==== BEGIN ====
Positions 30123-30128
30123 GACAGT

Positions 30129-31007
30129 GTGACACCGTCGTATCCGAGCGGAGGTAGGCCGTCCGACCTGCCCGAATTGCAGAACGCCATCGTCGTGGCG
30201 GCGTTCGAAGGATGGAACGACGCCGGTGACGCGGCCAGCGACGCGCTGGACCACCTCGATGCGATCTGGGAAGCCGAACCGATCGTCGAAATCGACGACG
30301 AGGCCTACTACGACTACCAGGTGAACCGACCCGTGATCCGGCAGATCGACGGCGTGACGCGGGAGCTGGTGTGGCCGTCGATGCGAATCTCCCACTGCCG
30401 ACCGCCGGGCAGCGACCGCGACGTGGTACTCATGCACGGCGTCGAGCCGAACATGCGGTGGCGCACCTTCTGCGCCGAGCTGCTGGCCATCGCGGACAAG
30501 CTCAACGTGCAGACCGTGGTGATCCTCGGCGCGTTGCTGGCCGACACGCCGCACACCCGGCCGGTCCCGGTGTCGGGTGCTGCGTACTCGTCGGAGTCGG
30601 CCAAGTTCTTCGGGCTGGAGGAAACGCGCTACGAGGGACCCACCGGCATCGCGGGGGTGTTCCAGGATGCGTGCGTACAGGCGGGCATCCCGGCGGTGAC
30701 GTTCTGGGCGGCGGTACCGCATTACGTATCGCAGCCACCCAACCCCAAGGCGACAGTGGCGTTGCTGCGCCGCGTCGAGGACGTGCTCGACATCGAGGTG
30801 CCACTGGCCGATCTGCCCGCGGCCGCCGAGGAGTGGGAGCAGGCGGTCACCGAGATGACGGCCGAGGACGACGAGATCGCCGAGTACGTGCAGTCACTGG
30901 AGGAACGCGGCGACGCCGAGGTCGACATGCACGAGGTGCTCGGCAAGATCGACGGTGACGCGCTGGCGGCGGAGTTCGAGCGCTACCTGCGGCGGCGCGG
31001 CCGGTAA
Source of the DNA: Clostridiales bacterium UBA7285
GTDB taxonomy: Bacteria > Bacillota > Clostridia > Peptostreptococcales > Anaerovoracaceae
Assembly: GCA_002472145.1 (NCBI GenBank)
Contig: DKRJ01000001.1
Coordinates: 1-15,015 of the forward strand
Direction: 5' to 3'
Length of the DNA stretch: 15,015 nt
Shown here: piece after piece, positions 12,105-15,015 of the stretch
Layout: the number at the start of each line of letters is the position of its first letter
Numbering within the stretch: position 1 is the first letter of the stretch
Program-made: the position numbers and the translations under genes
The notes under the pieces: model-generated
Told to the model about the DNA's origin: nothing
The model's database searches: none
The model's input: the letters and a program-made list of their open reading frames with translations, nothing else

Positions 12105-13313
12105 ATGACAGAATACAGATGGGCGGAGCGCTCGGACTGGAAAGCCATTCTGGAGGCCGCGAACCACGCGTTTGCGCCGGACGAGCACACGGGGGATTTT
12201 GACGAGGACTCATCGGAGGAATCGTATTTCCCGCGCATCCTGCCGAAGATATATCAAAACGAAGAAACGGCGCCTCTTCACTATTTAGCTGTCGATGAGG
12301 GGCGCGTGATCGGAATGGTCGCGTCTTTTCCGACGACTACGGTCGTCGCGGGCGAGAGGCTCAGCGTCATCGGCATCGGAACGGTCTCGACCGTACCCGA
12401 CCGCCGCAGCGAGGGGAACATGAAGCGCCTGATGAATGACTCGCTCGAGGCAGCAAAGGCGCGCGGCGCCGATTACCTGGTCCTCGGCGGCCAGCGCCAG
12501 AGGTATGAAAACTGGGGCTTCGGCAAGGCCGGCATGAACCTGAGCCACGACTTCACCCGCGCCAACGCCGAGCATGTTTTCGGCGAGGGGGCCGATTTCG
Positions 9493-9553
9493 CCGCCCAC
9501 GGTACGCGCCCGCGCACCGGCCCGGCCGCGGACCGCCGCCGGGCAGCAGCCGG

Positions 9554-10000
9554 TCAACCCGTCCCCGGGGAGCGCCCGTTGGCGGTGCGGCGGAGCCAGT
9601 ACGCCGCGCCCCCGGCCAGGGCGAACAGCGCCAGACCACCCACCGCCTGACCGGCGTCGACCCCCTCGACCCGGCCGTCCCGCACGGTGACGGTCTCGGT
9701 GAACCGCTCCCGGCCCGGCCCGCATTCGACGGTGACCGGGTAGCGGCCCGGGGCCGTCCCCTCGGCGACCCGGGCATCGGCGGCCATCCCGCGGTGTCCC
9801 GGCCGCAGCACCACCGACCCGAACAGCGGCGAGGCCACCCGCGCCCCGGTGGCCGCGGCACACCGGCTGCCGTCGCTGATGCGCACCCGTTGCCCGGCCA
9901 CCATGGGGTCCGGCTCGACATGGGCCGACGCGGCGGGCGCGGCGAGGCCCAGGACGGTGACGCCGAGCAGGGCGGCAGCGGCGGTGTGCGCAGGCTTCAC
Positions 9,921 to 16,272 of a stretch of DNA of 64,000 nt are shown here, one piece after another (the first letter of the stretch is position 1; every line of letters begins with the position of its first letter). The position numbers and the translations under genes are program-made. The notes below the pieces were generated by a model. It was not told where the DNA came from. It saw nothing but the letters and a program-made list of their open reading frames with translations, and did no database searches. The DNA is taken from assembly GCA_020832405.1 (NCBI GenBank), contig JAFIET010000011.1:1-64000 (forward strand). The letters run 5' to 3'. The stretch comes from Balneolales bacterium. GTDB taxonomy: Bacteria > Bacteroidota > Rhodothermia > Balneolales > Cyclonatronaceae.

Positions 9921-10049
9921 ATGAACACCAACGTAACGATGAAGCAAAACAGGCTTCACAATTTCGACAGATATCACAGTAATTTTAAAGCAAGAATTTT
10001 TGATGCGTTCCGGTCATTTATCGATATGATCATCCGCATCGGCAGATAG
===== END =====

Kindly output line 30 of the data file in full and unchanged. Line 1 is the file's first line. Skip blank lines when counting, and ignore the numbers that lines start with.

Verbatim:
12105 ATGACAGAATACAGATGGGCGGAGCGCTCGGACTGGAAAGCCATTCTGGAGGCCGCGAACCACGCGTTTGCGCCGGACGAGCACACGGGGGATTTT